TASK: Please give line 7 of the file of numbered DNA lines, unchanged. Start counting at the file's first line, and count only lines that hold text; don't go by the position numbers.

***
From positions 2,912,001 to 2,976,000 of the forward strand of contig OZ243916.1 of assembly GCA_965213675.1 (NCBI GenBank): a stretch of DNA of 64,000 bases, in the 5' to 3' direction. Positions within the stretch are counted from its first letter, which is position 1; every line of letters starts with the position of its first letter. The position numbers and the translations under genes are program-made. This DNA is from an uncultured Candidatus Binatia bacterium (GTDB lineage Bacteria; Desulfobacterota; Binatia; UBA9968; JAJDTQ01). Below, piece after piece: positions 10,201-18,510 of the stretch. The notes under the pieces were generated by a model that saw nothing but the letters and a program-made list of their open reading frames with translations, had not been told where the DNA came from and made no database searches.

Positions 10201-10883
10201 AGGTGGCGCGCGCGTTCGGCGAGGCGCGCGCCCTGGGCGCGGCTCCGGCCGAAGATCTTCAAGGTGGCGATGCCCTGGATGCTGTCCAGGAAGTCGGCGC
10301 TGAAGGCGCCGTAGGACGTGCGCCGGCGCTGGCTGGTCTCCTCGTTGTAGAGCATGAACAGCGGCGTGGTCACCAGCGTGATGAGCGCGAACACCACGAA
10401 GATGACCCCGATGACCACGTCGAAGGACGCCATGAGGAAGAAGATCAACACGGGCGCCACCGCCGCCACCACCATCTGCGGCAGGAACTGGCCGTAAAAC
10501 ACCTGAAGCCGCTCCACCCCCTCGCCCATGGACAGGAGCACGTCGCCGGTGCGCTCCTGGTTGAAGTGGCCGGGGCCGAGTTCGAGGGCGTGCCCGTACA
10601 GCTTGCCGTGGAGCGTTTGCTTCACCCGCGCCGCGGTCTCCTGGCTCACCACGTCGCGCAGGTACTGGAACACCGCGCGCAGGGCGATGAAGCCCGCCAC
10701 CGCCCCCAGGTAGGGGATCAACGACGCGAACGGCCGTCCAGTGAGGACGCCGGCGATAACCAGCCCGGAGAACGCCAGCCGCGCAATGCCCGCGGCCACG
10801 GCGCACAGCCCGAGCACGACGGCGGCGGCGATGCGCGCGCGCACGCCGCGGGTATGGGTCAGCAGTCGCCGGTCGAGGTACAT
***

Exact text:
10601 GCTTGCCGTGGAGCGTTTGCTTCACCCGCGCCGCGGTCTCCTGGCTCACCACGTCGCGCAGGTACTGGAACACCGCGCGCAGGGCGATGAAGCCCGCCAC